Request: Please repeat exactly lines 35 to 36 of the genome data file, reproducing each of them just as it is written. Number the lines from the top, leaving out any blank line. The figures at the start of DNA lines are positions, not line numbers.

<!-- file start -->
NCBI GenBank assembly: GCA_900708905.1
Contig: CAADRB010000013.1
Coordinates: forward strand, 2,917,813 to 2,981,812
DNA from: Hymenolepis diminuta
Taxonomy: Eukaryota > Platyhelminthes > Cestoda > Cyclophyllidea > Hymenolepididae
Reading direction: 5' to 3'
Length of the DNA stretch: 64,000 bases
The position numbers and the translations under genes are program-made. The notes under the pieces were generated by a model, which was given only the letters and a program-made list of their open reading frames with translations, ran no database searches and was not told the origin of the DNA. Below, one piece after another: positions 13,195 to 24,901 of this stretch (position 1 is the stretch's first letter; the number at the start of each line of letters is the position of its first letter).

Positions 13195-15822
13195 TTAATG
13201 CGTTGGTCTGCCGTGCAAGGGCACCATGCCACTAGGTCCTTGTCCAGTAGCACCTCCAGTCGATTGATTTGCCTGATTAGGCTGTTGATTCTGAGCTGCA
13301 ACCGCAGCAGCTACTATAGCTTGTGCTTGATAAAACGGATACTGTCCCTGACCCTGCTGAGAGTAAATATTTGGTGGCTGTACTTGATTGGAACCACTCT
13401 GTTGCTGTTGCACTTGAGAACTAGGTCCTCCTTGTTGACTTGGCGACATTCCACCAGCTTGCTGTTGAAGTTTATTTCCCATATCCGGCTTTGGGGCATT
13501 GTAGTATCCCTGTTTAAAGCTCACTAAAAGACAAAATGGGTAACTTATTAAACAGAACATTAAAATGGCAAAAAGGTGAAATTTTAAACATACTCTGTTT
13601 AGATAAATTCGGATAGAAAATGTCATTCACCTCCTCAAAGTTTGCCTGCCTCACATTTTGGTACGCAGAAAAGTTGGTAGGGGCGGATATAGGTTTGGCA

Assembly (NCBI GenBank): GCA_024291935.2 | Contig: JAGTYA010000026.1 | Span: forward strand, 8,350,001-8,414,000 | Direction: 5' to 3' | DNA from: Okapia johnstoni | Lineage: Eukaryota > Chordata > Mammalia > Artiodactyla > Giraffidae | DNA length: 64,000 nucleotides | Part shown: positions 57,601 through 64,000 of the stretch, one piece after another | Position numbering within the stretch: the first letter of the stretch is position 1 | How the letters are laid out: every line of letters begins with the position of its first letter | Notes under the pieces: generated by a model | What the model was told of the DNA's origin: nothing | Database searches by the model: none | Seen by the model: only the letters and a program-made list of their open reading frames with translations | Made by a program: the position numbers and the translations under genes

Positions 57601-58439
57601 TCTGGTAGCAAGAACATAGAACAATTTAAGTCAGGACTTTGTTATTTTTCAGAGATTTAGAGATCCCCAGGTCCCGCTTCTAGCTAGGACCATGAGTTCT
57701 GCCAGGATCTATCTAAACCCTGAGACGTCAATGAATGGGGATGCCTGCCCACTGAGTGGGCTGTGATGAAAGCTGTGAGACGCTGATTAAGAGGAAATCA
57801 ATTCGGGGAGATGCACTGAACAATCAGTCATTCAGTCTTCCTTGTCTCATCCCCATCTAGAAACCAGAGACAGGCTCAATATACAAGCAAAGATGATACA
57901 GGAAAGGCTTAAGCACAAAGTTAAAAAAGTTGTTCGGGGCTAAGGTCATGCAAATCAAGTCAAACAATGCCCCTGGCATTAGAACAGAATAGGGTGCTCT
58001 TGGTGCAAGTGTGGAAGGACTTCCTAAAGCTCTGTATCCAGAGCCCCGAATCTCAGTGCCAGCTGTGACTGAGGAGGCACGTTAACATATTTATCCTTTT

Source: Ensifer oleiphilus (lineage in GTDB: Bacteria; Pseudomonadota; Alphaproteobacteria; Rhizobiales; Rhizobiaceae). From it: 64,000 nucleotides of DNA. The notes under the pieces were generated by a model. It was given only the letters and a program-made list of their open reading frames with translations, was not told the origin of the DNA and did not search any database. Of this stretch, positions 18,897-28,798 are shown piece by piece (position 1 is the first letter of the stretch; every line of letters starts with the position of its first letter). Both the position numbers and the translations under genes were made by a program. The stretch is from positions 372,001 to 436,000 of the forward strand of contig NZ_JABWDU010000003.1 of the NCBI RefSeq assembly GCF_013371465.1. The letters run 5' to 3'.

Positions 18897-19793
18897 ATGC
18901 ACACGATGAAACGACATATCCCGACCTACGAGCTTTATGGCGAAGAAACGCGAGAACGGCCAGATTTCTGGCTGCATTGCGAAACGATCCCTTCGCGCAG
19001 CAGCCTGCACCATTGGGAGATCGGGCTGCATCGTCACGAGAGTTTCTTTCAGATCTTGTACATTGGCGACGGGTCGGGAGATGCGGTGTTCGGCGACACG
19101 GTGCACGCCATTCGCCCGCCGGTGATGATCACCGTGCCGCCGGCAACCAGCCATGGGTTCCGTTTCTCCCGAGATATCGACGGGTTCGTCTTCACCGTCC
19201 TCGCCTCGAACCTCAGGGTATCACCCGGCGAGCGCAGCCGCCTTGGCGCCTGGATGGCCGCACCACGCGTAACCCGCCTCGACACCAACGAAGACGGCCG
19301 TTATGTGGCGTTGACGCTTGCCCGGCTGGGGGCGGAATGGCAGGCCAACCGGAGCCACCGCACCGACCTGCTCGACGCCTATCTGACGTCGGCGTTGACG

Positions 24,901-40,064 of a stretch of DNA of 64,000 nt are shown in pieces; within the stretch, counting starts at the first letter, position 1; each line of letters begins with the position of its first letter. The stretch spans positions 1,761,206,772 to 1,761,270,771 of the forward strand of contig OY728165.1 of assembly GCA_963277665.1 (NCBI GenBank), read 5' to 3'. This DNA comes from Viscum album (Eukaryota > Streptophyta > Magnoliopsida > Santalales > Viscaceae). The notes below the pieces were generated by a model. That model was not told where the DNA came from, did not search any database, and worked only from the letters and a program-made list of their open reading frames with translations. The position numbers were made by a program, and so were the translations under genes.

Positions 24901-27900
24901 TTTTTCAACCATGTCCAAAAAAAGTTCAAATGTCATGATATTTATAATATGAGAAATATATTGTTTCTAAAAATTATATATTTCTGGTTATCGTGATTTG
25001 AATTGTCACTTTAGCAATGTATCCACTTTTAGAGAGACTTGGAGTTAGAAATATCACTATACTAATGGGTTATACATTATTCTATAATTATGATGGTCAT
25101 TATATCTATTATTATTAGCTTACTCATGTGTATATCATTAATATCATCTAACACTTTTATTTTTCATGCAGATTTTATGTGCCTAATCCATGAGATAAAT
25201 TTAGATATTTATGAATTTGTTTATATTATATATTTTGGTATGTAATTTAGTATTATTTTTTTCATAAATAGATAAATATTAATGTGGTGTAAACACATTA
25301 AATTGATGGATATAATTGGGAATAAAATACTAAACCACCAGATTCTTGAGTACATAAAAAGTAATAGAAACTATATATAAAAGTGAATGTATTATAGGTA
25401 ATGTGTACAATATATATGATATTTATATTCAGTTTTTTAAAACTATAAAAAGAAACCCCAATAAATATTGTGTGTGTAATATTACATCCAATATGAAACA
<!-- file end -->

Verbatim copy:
25101 TATATCTATTATTATTAGCTTACTCATGTGTATATCATTAATATCATCTAACACTTTTATTTTTCATGCAGATTTTATGTGCCTAATCCATGAGATAAAT
25201 TTAGATATTTATGAATTTGTTTATATTATATATTTTGGTATGTAATTTAGTATTATTTTTTTCATAAATAGATAAATATTAATGTGGTGTAAACACATTA